Sunday, March 23, 2014

March 23, 2014 - Lent 3A

In the name of God- Father, Son, and Holy Spirit. Amen.
            Today’s gospel reading provides no shortage of material for the preacher to consider. The particular aspect of the story that I’m going to focus on is the idea of conversion. Following Jesus is something that many of us aspire to, and the Samaritan woman in this story gives us insight into that process. While this is certainly a wonderful passage of Scripture, it is one that is full of references to life 2,000 years ago in Palestine, which makes it harder for us moderns to grasp. But ironically, this is a story all about misunderstandings. So perhaps approaching this text from a place of confusion is a good place to start.

Sunday, March 9, 2014

March 9, 2014 - Lent 1A

In the name of God- Father, Son, and Holy Spirit.
            In February, we heard from the Sermon on the Mount on Sundays, and one of the phrases that Jesus uses in that address is “you have heard it said, but I say to you…” Today, I’d like to borrow that strategy. On Ash Wednesday, as we worshiped, I was struck by much of the language in the service. Today’s sermon was beginning to take shape in my mind, and the words of the Ash Wednesday liturgy were jarring to those thoughts. The words of that service are well founded in our theology and cultural perspective. We prayed that we might “worthily lament our sins and acknowledge our wretchedness;” Psalm 51 proclaimed that “Indeed, I have been wicked from my birth, a sinner from my mother’s womb;” and the litany of prayers confessed all sorts and conditions of our depraved state of being sinners.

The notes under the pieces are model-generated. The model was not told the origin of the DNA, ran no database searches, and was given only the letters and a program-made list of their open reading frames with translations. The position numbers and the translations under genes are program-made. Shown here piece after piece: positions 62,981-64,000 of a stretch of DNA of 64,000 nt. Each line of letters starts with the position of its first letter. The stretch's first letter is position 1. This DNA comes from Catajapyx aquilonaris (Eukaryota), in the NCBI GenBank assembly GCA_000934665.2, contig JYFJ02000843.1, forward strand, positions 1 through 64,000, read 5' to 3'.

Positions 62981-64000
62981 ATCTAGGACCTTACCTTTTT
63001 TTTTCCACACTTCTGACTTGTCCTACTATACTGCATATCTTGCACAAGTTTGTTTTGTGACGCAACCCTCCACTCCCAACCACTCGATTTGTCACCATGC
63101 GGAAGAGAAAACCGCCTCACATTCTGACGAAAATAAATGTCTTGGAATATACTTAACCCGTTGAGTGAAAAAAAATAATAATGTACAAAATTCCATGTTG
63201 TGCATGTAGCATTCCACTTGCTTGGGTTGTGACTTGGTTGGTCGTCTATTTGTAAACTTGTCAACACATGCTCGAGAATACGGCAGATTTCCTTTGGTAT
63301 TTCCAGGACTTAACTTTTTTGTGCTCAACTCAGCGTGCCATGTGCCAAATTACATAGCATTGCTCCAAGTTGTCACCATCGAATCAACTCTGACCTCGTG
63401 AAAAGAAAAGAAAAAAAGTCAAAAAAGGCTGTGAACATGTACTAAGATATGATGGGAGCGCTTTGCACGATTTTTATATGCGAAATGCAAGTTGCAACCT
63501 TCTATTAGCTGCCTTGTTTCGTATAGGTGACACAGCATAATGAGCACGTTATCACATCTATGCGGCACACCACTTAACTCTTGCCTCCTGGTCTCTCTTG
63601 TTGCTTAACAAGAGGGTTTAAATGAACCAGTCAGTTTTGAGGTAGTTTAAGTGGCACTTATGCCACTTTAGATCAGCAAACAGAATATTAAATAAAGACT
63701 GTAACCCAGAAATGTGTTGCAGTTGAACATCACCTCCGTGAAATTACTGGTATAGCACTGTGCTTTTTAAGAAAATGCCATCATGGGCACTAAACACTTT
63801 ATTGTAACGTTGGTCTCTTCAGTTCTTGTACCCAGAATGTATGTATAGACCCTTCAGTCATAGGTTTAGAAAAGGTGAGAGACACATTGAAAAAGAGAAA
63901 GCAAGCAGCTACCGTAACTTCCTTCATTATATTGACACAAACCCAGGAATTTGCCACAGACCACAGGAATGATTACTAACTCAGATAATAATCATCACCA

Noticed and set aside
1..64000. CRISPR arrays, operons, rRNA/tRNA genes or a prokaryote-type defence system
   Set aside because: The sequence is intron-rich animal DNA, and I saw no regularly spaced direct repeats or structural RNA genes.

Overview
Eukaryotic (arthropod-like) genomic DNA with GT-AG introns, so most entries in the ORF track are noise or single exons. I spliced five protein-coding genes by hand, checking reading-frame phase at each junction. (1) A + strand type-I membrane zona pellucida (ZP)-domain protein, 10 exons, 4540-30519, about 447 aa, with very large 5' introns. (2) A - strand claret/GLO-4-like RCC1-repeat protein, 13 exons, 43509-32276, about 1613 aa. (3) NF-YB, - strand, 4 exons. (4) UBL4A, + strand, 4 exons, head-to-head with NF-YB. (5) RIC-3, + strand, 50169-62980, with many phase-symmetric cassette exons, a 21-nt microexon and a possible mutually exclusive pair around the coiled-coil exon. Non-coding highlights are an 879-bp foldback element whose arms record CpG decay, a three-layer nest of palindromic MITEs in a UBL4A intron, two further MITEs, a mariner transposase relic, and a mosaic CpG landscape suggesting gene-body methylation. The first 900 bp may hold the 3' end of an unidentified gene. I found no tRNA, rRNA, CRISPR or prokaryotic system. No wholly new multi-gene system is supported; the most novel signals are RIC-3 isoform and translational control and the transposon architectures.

Wednesday, March 5, 2014

March 5, 2014 - Ash Wednesday

Lord Jesus Christ, by your death you took away the sting of death: Grant to us your servants so to follow in faith where you have led the way, that we may at length fall asleep peacefully in you and wake up in your likeness; for your tender mercies’ sake. Amen.
 I begin today’s sermon with that prayer, which comes from our funeral service, because Ash Wednesday is a day in which we are presented with our own mortality. Later in the service, you will come forward, towards the cross, which is itself an instrument of death, to have ashes put on your forehead. You will be reminded that “you are dust, and to dust you shall return.” Death will come for us all, there is no avoiding that. But how we face that reality will make all the difference.